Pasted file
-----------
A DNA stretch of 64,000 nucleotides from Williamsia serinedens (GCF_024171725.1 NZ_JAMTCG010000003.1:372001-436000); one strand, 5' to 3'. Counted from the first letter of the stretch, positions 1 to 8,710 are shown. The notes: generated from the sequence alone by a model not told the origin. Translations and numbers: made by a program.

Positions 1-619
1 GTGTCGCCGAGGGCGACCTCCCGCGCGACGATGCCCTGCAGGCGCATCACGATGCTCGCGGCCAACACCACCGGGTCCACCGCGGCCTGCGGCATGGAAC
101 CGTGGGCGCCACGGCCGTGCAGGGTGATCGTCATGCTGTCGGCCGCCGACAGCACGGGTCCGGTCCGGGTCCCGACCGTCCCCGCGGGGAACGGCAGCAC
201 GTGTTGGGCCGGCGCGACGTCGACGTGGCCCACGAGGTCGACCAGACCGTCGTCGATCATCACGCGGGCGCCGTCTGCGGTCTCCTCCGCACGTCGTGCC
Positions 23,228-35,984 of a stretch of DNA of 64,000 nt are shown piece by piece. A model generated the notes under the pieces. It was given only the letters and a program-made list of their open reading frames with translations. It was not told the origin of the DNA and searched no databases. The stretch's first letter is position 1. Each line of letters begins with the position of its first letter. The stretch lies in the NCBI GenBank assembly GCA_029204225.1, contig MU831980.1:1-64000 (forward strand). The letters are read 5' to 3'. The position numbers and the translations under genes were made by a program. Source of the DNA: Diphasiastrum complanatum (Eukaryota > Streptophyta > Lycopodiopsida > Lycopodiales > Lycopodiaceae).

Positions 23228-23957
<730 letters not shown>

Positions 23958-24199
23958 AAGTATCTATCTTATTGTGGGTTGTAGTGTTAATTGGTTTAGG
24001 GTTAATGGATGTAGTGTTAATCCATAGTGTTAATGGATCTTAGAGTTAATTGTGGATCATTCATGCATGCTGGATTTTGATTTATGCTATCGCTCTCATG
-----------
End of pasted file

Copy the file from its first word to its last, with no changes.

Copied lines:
A DNA stretch of 64,000 nucleotides from Williamsia serinedens (GCF_024171725.1 NZ_JAMTCG010000003.1:372001-436000); one strand, 5' to 3'. Counted from the first letter of the stretch, positions 1 to 8,710 are shown. The notes: generated from the sequence alone by a model not told the origin. Translations and numbers: made by a program.

Positions 1-619
1 GTGTCGCCGAGGGCGACCTCCCGCGCGACGATGCCCTGCAGGCGCATCACGATGCTCGCGGCCAACACCACCGGGTCCACCGCGGCCTGCGGCATGGAAC
101 CGTGGGCGCCACGGCCGTGCAGGGTGATCGTCATGCTGTCGGCCGCCGACAGCACGGGTCCGGTCCGGGTCCCGACCGTCCCCGCGGGGAACGGCAGCAC
201 GTGTTGGGCCGGCGCGACGTCGACGTGGCCCACGAGGTCGACCAGACCGTCGTCGATCATCACGCGGGCGCCGTCTGCGGTCTCCTCCGCACGTCGTGCC
Positions 23,228-35,984 of a stretch of DNA of 64,000 nt are shown piece by piece. A model generated the notes under the pieces. It was given only the letters and a program-made list of their open reading frames with translations. It was not told the origin of the DNA and searched no databases. The stretch's first letter is position 1. Each line of letters begins with the position of its first letter. The stretch lies in the NCBI GenBank assembly GCA_029204225.1, contig MU831980.1:1-64000 (forward strand). The letters are read 5' to 3'. The position numbers and the translations under genes were made by a program. Source of the DNA: Diphasiastrum complanatum (Eukaryota > Streptophyta > Lycopodiopsida > Lycopodiales > Lycopodiaceae).

Positions 23228-23957
<730 letters not shown>

Positions 23958-24199
23958 AAGTATCTATCTTATTGTGGGTTGTAGTGTTAATTGGTTTAGG
24001 GTTAATGGATGTAGTGTTAATCCATAGTGTTAATGGATCTTAGAGTTAATTGTGGATCATTCATGCATGCTGGATTTTGATTTATGCTATCGCTCTCATG